Spanish Pipedream


“Originally, the chorus wasn’t about blowing up your TV. It was something about the girls forgetting to take the pill, but sunk pretty low after that first great verse. I sounded like Loretta Lynn singing about “the pill.” Then I got the line “blow up your TV.” I used to keep a small bowl of real fine pebbles that I picked up on my mail route, and if somebody said something really stupid on TV I’d throw some at the screen.”John Prine (1035)

Souvenirs


“I have three brothers, two older, one younger. And one of them was asking me about “Souvenirs” once. He was five years older than me and I remember once we were at a carnival and we were very small, and he got lost for awhile and I got very, very scared that I would never see my brother. I remember that. It was a different kind of scared than I had ever experience before in my life, like being scared by ghosts or creepy stuff. And I kept that emotion buried somewhere, and it came out in “Souvenirs.” How, I don’t know. I told him, “I remember you standing there holding a little plastic horse that you either won or somebody gave you. I put it all together in a picture, and that’s what came out”.”John Prine (1269)

Bruised Orange (Chain of Sorrow)


“I liked the title, and the image, and I wanted to do something with that image without saying anything about an orange or a bruise in the song.It was based upon something that actually happened. I was an altar boy, and the Northwestern train tracks were not far from the church that I went to. I was going down there one day and there was this big ruckus going on at the train tracks. I had to go shovel the snow off the church steps before Mass. Because they’d sue the church if people fell and broke their legs. So I was going down there to get the snow and ice off. I went over to the train tracks. A kid who had also been an altar boy at the Catholic Church, I found out later, was walking down the train tracks. And evidently the commuter train came up behind him. They were taking him away in bushel baskets, there was nothing left of him. There were a bunch of mothers standing around, trying to figure out – cause it was Sunday morning and all their kids were gone and they didn’t know – they all hadn’t located their children yet, and they didn’t know who it was. I told that story on TV once, I was asked about that song when it first came out. And the family of that son lived near Madison, Wisconsin years and years later – 20 years later – just wrote me the nicest letter, and told me they recognized the subject. They gave me the date of when it happened, and that would have been around the time when it happened. And so it was just a vivid memory that I had, and I put it together with how I felt about my job as an altar boy. I was supposed to be the maintenance man at church and they were short an altar boy. They baptized me and confirmed me on a Saturday and Sunday I was wearing a robe, lighting a candle. Then I had to go early and shovel the snow as a maintenance man or cut the lawn in the summertime. And that’s when I bought my first guitar.”John Prine (1269)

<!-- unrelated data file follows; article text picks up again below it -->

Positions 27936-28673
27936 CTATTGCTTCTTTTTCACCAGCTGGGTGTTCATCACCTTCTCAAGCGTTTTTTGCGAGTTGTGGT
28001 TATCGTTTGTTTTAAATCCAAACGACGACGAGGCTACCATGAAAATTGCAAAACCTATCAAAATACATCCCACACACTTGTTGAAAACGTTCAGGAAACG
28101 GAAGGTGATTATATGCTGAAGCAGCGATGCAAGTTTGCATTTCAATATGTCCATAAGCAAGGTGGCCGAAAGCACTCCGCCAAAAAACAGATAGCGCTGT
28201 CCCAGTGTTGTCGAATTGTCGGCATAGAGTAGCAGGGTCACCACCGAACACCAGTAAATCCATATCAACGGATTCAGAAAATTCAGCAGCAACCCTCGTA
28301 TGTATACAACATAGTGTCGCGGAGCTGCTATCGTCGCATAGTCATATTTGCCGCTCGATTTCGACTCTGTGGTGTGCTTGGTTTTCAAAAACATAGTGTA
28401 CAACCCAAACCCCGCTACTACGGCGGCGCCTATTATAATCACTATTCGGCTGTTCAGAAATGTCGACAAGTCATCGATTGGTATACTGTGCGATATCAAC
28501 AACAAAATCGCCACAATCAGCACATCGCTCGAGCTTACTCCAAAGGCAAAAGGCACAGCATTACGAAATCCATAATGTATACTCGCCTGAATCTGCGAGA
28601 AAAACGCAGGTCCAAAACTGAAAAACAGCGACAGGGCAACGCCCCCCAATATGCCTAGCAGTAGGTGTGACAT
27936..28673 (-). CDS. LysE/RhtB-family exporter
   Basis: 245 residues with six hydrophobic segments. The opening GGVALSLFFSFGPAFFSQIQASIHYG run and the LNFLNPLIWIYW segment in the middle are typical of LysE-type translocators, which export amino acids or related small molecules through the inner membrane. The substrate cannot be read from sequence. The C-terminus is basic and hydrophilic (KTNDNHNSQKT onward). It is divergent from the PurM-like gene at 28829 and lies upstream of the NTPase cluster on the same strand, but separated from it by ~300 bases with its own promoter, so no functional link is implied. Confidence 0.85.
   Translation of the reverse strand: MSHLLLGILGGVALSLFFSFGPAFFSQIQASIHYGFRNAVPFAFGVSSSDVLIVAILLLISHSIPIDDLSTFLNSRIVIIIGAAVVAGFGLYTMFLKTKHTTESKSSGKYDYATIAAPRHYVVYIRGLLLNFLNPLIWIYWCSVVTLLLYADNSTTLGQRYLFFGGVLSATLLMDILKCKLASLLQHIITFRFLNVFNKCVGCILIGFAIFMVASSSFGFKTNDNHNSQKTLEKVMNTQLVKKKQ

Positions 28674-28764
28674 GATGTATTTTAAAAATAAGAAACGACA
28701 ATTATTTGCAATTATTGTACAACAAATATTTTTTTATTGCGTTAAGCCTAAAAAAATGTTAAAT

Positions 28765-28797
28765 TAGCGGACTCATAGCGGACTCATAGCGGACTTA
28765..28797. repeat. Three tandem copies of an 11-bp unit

The Late John Garfield Blues